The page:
Advantage of the early night and comfy beds and went to sleep.
We at woke at 7, I had a quick breakfast so I could skype my sister as it was her 21st. I felt a bit homesick as it was pouring outside and damp and I was missing her birthday. My family was having some drinks for her birthdays, in fact the prosecco bottle popped whilst I was skyping. But before I had too long to dwell we were about to start the trek. It's such an amazing opportunity that I wanted to make the most of every second. We had to get our waterproofs on and ponchos as it was chucking it down. First time in 3 weeks we have had bad weather and not a nice blue sky. We met out porters, I find it so embarrassing as there is like 14 porters to us 6 doing the trek carrying all our food, tents and sleeping stuff. Tomorrow afternoon we get a chance to get to know them all and them us - which will be fun and cute.
We then set off, within about 5 minutes I was like why o why did I put myself through this again was Everest Basecamp and the London Marathon not enough? but at least this time there is an amazing ending rather than it just being over. Well that's what I keep telling myself. So there first 3 hours was Perivian Flat, which means up and down but it wasn't too hard. We were given a snack bag but you had to ration yourself as it was for all the 4 days so I had a banana and a biscuit at break time - lucky me. We continued for another 2 hours before it was lunch time when we got to stop. The porters who carry 25kg each clapped us in and then had set up a tent like a dining room and were cooking. It was truly amazing with the backdrop of the scared valley and the rainforest. The weather had cleared up and now the sun was shining. We had asparagus soup followed by Rainbow Trout (which I was dreading as I hate fishy fish) but it came in a lime/parsley sauce and I have to say it was delicious!
After lunch, I was dreading the next bit as it was 2 hours up but I chatted to the other members and the time passed it was hard work though. Kate the girl from New Zealand is ever so loud, has a story for everything sometimes you just need some thinking time. Tomorrow we have a 1200m elevation and I am already dreading it and maybe it is best we keep talking.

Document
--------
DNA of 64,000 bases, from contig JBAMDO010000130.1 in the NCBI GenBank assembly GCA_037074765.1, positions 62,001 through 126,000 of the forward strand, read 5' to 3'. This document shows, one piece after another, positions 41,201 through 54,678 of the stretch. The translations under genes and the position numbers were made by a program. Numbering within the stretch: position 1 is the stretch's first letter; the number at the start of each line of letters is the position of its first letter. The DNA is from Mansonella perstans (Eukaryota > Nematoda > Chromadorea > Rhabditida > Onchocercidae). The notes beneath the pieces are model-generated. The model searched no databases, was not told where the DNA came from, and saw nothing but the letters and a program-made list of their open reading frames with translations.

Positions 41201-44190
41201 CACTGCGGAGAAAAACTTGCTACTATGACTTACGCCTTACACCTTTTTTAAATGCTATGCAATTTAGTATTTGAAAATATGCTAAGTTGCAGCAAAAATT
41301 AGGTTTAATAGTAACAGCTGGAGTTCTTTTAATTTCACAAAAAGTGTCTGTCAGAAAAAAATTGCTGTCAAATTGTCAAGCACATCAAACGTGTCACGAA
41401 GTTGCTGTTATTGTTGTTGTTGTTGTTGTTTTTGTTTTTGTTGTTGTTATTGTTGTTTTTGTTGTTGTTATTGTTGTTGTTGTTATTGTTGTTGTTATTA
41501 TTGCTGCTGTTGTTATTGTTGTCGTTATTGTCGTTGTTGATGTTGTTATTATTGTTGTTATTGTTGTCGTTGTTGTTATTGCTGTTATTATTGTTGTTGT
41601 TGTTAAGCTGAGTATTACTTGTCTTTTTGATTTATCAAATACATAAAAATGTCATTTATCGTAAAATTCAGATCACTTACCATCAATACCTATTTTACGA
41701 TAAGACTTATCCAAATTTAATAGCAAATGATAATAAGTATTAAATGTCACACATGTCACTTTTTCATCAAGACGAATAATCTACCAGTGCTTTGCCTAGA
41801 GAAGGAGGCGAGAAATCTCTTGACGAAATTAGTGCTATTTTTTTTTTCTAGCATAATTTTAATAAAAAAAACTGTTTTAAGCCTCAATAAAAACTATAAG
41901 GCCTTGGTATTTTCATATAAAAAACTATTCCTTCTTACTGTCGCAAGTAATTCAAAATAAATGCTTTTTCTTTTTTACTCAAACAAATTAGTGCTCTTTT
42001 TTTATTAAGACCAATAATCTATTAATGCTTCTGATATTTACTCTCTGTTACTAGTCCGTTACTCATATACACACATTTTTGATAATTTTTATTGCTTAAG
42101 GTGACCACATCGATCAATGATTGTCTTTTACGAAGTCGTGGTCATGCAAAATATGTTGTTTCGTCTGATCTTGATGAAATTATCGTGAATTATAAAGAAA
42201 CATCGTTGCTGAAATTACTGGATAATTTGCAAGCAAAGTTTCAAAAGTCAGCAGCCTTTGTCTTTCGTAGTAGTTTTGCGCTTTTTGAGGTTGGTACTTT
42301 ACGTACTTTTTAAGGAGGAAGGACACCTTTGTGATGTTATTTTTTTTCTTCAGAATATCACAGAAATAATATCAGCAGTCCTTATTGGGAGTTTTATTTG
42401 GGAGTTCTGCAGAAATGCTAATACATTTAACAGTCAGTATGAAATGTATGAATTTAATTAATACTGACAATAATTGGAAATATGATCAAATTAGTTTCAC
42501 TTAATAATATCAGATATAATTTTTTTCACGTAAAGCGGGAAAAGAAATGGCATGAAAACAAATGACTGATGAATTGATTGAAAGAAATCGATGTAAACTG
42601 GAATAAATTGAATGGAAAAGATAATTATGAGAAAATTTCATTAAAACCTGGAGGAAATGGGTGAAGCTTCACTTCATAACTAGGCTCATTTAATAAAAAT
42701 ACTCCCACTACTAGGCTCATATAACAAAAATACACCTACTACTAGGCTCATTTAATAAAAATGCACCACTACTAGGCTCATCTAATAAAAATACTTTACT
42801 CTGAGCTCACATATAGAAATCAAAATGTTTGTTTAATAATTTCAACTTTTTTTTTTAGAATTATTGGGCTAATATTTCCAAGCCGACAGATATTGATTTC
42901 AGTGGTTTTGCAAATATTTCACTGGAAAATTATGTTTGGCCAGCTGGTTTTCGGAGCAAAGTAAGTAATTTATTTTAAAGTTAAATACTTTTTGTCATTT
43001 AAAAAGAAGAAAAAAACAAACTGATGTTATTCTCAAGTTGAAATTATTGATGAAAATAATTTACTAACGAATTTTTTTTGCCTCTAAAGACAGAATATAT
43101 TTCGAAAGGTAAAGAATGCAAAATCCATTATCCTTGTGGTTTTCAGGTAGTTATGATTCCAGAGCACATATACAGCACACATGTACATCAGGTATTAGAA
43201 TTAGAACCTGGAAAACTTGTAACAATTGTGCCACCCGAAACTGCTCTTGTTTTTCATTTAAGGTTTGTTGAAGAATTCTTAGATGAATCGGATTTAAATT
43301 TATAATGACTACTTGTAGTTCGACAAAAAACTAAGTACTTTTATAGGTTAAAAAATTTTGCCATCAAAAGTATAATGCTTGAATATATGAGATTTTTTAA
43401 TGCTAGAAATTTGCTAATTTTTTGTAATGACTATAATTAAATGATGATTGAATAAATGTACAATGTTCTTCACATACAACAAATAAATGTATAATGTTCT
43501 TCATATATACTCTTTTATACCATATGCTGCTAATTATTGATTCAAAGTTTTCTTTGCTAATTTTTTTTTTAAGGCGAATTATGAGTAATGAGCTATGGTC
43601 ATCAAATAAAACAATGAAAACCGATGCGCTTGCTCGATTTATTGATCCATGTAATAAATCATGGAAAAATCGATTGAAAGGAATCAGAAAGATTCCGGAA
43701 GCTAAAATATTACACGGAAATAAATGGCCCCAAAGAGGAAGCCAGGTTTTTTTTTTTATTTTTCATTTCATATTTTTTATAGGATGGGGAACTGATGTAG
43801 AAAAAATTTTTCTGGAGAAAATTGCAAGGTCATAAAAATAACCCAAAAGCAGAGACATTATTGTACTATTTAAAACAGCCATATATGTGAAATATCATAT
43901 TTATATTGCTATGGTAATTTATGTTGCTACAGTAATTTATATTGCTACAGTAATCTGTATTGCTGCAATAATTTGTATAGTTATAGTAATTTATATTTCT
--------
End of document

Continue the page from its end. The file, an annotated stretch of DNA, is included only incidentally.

We finally reached camp at 16.30, I was grateful as I was damp from the rain and sweat yummy! It was the cope america final, we were literally on the Middle of a field and about ten minutes before we passed a shack or 'shop' as the locals call it with a pig and donkey outside, our guide took us back here to watch the final. It was so funny, we with all the porters gathered inside with a beer to watch on the TV which was so fuzzy as we are miles away from civilisation. It was all a bit surreal watching Chile win in a shack up the inca trail.
Afterwards we headed back to camp where all our tents had been put up with thin mattress and tea was on the table. The porter men work extremely hard, it's like being at a restaurant. We had chicken rice soup followed by chicken and a roast potato - it was yummy and the carrots were even cut into flowers. Some of the porters are trained at catering school in Cusco and the porter aspect is just a side job.
We went to bed at 8pm, everyone was shattered. Today we walked 11km. The toilet was a tiny hut in the middle of the field, it was pitch black so we went with our torches as a team. We call ourselves team banos, Spanish for toilet. The toilet was a squat apparently this is it from now on, you have to really concentrate not to get it on your leg!
We washed out teeth in the field and the snuggled into the sleeping bag. I had to put my ear plugs in as all I could hear was several stories from Kate, I hope Maeve manages to get some sleep.